What do you do when you've already got a show-winning MKIV Supra? You rip it down to the ground and redo it even better than before, of course. On second thought, you wake up and realize that you don't do any of those things because you don't own Toyota's iconic twin-turbo coupe and you're nowhere near as neurotic as Danny Aguirre. But don't mistake that for a bad thing. Not exhibiting symptoms of just a wee bit of neurosis won't get you anything as painstakingly thorough as what Aguirre's put together over the span of three years.
You think the car's previous shade of Anthracite Titanium Gray was good enough, but what you didn't know about was the two different shades of red paint Aguirre subjected himself to every time he'd pop the trunk or peer into the depths of his engine bay. You also think the 850 whp that its 2JZ-GTE made was plenty, but what you didn't know was that Aguirre had his sights set on a whole lot more power than that. To just about everybody, especially Aguirre's wife, a ground-up rebuild was a hard sell for a car that was already fast and near immaculate; however, there was no other option for Aguirre. It had to be perfect.
The whole thing was an undertaking nearly 25 years in the making now, dating back to the first time Aguirre laid eyes on the MKIV. He was only 18 though, and Toyota's factory-tamed race car was out of reach, which led him to a series of supercharged Mustangs, an Accord, and a del Sol with a twin-cam Integra swap. "I was a pro-domestic guy in the beginning," he says about the Fox bodies, the Cobra, and the Saleen S351 that fortuitously led to a string of cars with engines less than half the size and with drivetrains at the other end. "I [moved on to] Hondas because they're cost-effective, a fun platform to modify, and easy to work on."
Four cylinders and barely 1,800 cc was all well and good for a while, but Aguirre never forgot about the Supra's 3.0L 2JZ-GTE and made the car his own in '06. The best part about the MKIV he'd picked up, if you ask him, was that it was already modified. The worst part about the MKIV he'd picked up, if you ask him, was that it was already modified. The pair of HKS 2835 turbos, for example: a good thing. That whoever installed those turbos and bungled up just about everything they could get their mitts on: a bad thing. "[They] did a subpar job on a lot of aspects," Aguirre says. "I used my skills to correct everything I could, the best I could," which meant ditching parts, replacing parts, performing overdue maintenance, and sorting out wiring nonsense. And this was only phase one.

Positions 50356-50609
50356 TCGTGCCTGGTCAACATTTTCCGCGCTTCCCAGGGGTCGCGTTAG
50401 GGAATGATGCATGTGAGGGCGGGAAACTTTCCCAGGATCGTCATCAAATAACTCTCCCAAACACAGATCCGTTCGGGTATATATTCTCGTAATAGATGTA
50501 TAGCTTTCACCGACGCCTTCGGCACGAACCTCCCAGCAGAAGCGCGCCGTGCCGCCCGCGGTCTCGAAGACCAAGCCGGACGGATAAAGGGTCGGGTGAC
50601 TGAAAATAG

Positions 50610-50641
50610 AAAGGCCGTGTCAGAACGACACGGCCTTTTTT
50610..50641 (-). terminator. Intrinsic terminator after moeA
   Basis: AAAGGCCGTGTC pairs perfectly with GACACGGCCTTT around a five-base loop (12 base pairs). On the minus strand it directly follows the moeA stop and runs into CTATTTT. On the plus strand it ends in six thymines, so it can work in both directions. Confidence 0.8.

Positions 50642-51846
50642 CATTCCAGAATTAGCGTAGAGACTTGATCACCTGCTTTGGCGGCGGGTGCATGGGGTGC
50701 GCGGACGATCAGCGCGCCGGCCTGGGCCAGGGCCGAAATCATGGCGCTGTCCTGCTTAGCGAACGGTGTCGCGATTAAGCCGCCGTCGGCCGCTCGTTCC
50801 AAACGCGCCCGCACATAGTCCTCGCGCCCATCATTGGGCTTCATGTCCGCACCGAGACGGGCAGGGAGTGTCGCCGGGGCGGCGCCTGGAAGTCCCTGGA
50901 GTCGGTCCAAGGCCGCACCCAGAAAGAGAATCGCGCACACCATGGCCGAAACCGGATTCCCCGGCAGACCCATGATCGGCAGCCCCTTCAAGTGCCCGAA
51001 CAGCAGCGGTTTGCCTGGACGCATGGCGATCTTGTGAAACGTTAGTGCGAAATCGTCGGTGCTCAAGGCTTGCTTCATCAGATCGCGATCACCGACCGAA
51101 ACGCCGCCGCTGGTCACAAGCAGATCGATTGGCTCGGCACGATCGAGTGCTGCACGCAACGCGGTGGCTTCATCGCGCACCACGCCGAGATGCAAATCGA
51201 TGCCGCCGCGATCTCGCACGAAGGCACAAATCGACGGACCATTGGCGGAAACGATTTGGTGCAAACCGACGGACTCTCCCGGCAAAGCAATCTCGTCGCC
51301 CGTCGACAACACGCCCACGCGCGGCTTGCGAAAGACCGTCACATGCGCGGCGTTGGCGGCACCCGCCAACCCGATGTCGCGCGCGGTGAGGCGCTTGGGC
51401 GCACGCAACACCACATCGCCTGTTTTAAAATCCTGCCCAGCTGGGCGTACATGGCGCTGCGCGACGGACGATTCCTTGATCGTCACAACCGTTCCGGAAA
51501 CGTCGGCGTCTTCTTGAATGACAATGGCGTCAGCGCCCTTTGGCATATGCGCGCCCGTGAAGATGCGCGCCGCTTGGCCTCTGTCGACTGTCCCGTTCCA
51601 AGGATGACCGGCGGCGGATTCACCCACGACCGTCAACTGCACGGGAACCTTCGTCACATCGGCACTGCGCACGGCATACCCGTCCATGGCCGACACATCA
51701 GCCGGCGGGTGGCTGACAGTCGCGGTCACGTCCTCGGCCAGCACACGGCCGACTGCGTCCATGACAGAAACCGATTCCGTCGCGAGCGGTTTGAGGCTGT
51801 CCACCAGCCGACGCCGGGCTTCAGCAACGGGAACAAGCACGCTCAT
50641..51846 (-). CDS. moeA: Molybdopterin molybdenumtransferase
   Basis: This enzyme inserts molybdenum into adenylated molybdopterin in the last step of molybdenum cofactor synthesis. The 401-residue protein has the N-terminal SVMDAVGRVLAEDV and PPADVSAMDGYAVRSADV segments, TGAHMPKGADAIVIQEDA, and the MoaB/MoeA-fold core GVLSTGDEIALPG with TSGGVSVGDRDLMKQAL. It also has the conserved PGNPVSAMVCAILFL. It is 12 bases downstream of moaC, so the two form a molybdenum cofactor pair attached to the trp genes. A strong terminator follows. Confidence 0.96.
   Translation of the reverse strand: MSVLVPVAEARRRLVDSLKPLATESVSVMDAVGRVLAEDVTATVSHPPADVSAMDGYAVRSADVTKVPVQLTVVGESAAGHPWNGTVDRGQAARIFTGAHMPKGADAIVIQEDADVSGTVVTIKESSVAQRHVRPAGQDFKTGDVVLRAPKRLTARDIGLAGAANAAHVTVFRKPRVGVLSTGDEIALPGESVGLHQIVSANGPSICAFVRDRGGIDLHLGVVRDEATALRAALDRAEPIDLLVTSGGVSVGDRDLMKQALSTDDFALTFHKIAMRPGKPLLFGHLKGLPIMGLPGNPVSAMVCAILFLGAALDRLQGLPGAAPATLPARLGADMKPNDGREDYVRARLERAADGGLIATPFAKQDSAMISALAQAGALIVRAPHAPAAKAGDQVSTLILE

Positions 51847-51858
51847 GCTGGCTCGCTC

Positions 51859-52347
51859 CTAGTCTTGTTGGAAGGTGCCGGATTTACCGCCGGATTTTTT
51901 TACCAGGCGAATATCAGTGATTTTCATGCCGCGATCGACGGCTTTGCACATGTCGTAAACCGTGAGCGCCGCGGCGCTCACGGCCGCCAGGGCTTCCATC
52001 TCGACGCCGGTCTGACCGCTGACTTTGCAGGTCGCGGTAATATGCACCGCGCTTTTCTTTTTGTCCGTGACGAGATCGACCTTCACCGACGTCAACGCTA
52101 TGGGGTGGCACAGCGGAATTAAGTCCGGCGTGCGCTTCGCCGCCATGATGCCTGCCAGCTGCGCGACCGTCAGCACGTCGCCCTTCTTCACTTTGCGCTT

By most accounts, this Supra buildup was done. And then '11 happened, which is when Aguirre decided to, as he puts it, "right the car's wrongs," tone down its aesthetics, and go looking for more power. The goal, he says, was simple: "Make the car the way I thought the factory should've offered it, accent its lines, and make it one of the cleanest and hottest street-driven Supras around."
For that he turned to the sort of things he'd need to draw about 1,000 whp from the six-cylinder, like a Bullseye Power S347R turbo—a single one this time around—forged internals by way of Wiseco, GRP, and Titan Motorsports, and ProEFI's stand-alone computer. The plan netted Aguirre 970 whp, which he apologetically points out is 30 whp shy of his goal but which he'd do well to remember is still a good 825 whp more than that del Sol's B18C.
While the engine was being assembled, paint was being applied. Here, no cavity or crevice was spared. Righting this Supra's wrongs would mean Aguirre'd never find himself slid underneath the dashboard staring at some presumably exiled color. It'd also mean that aftermarket exterior treatments would be few, like the Seibon carbon spoiler up front and Uchida spoiler in the rear that complement the updated '97-'98-spec headlights and taillights as well as Japanese-grade side skirts and rear spats. It's subtle, few road-worthy cars can beat it, and it's exactly what he wanted.
"I've always had love for Toyotas," Aguirre says, reminiscing about the '71 Celica of his father's that he remembers as a child. It's a sentiment he's since handed down to his own son, who toiled alongside Aguirre for the three years it'd take to redo the Supra and later found himself a part of the same club, only him behind the wheel of an earlier MKIII.
Aguirre's intentions when first taking ownership, he says, was to leave the car alone. "The HKS kit put me well ahead of the game and was a big [reason] why I bought the car," he says, "but, like anything, you [later] find things that aren't up to par." But one man's version of par isn't necessarily everybody else's. "To rip it to the ground and start all over, the biggest challenge, initially, was getting my wife on board," he says. "She thought I was crazy—a mentality shared by many of my buddies." Buddies of which now, after seeing the results, just might be questioning their own mental veracity.